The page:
Like most consumers, you want energy-efficient, stylish and long-lasting appliances. You expect your refrigerator and freezer to keep your food and beverages fresh. An unreliable or inefficient refrigerator can cause food to spoil prematurely, resulting in more time and money at the grocery store and higher energy bills. So what’s the connection to diisocyanates? Refrigerators, freezers, coolers and many other appliances are made with insulation made of rigid polyurethane foam to improve their performance and reduce energy usage. Pour-in-place foam or spray foam systems may also be used for certain types of appliances and many other uses. Diisocyanates (DII) chemistry is used to make the rigid polyurethane foam chosen by appliance manufacturers for its excellent insulating properties, low water permeability and structural rigidity.
How Diisocyanates Chemistry and Polyurethane Insulation Improve Appliances
Rigid polyurethane foam is found between the outer layers of appliances, like the ingredient between the slices of bread on a sandwich. Many refrigerators and freezers are made with an outer shell of sheet metal and an inner liner, commonly made with polystyrene plastic. Sandwiched in between, there is often a layer of rigid polyurethane (PU) foam insulation.
This rigid PU foam can be custom-made to meet the appliance manufacturers’ requirements thanks to the flexibility of DII chemistry. The foam’s adhesive properties create a strong bond between the outer and inner appliance walls and its thermal insulation properties help control heat exchange between the interior and exterior. During production in the factory, the foam hardens, or cures, inside the appliance before it is shipped.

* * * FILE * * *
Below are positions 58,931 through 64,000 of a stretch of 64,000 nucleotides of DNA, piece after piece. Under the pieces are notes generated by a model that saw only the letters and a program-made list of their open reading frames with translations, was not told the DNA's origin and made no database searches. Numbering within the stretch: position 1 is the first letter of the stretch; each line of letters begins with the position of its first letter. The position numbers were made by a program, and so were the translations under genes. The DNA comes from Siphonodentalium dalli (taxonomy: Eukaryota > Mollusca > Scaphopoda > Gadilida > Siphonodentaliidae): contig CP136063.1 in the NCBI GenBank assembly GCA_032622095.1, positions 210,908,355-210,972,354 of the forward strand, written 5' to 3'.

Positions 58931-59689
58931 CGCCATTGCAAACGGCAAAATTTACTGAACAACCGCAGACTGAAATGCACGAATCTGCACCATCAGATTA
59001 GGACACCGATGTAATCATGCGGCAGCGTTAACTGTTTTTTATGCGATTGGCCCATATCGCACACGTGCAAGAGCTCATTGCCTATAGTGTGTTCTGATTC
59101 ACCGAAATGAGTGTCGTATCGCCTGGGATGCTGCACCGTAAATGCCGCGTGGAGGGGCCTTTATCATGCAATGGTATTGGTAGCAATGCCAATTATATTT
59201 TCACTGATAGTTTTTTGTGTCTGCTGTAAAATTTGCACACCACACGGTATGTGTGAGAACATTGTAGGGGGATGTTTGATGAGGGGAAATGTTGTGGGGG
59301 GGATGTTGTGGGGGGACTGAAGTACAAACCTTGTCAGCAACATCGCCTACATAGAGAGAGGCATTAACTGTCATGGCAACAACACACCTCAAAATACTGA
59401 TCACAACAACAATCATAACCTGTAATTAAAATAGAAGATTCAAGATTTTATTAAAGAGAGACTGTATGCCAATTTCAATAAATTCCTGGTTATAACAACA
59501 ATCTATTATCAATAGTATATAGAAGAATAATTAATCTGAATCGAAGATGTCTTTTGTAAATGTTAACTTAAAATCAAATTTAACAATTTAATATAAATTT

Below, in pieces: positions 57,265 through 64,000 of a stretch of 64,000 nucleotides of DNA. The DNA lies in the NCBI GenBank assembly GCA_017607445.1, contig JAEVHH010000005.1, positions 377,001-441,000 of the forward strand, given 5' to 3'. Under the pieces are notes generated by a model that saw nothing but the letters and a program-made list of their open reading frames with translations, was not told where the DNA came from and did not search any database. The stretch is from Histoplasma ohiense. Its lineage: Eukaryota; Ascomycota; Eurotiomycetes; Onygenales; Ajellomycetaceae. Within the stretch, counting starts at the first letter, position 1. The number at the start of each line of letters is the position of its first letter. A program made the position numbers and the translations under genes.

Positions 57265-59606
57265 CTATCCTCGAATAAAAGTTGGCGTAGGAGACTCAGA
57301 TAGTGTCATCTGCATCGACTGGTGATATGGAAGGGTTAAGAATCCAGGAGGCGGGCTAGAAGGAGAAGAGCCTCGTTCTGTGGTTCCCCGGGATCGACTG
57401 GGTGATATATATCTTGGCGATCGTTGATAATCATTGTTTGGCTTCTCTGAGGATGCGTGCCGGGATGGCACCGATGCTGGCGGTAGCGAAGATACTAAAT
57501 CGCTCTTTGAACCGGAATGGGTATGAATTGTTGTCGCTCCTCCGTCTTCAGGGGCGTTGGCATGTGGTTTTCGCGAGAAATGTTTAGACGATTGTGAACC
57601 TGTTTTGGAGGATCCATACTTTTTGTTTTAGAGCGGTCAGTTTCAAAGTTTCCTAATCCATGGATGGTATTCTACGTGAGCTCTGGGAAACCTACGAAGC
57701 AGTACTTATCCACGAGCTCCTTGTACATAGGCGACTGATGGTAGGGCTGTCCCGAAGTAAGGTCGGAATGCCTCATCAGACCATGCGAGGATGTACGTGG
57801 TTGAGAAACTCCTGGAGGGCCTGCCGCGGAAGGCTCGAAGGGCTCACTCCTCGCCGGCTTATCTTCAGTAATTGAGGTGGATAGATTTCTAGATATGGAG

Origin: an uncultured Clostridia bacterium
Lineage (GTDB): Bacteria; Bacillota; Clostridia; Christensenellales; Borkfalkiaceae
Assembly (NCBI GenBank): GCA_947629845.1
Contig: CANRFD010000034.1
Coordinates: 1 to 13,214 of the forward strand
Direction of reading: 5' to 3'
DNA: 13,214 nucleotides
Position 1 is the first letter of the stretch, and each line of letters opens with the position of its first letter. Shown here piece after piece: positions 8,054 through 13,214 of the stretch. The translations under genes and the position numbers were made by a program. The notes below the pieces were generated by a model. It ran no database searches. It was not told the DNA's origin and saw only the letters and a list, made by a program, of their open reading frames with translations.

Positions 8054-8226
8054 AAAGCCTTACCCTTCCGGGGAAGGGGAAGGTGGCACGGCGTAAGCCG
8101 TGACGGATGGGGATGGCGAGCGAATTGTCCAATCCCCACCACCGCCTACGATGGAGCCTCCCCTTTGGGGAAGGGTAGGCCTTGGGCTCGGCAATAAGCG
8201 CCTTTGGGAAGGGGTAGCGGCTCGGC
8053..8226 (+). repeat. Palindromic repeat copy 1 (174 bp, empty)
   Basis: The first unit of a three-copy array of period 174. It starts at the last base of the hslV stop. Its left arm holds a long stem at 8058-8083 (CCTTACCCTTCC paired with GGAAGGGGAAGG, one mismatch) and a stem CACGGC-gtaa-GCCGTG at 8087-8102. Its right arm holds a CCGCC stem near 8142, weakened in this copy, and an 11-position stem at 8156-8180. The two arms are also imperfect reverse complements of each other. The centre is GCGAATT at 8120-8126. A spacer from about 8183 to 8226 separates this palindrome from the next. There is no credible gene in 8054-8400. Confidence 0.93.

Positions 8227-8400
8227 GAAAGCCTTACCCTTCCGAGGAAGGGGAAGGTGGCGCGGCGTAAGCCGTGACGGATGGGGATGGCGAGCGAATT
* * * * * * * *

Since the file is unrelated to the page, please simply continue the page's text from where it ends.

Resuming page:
In addition, polyurethane-based coatings may be used to paint appliances to protect them from rust and heat, while giving them a stylish design. Also, the wiring and tubing in your appliance may use polyurethanes, often thermoplastic polyurethane (TPU), for its flexibility and ability to withstand harsh temperatures and conditions.
In addition to large appliances such as refrigerators, freezers and water heaters, rigid polyurethane foam is also used to insulate smaller items such as coolers, cold boxes and lunch boxes.
Improving Energy Efficiency
Energy efficiency remains a key focus for the U.S. appliance industry, which is working to enact new, high standards of efficiency through the Energy Efficient and Smart Appliance Agreement. The appliance industry, environmental groups and others worked together to create new recommended standards that will reduce by as much as 30 percent the energy use in new appliances by 2014. Polyurethane foam technology made with DII chemistry will play a critical role in helping the appliance industry achieve this goal. As more than nine million refrigerators and nearly two million freezers were produced in the United States in 2010,1 the potential for energy savings through this new program is significant.
In addition to the PU foam found in many household appliances, DII chemistry is also used to create pour-in-place rigid PU foam and spray polyurethane foam (SPF) that allows manufacturers to mold the foam to varying and complex shapes. For some applications, it is important to be able to pour or spray the foam on site—or “in place”—outside of a factory setting. In the trucking industry for example, pour-in-place rigid PU foam is used to manufacture refrigerated trailers for food transportation. Commercial display cabinets and chillers that you might find at your local grocery store also rely on pour-in-place or SPF foam. For industrial use, complicated shapes such as large storage tanks, vessels and pipe work use SPF and slabstock PU foam not only for insulation, but to resist corrosion, moisture and to provide structural support. This enhances safety for workers and surrounding communities.
Both pour-in-place and SPF are used for marine products such as surfboards, windsail boards, buoys and life jackets. In boating, it is also used for the flotation chambers in leisure craft. And what about that flat screen television or computer you enjoy? Not only are polyurethanes used inside as part of the electronics , pour-in-place PU foam and sometimes shaped pieces of rigid PU foam are used in packaging to protect high value electronics and other fragile goods.
1 2010 End-Use Market Survey of the Polyurethanes Industry, ACC Center for the Polyurethanes Industry, pg. 162.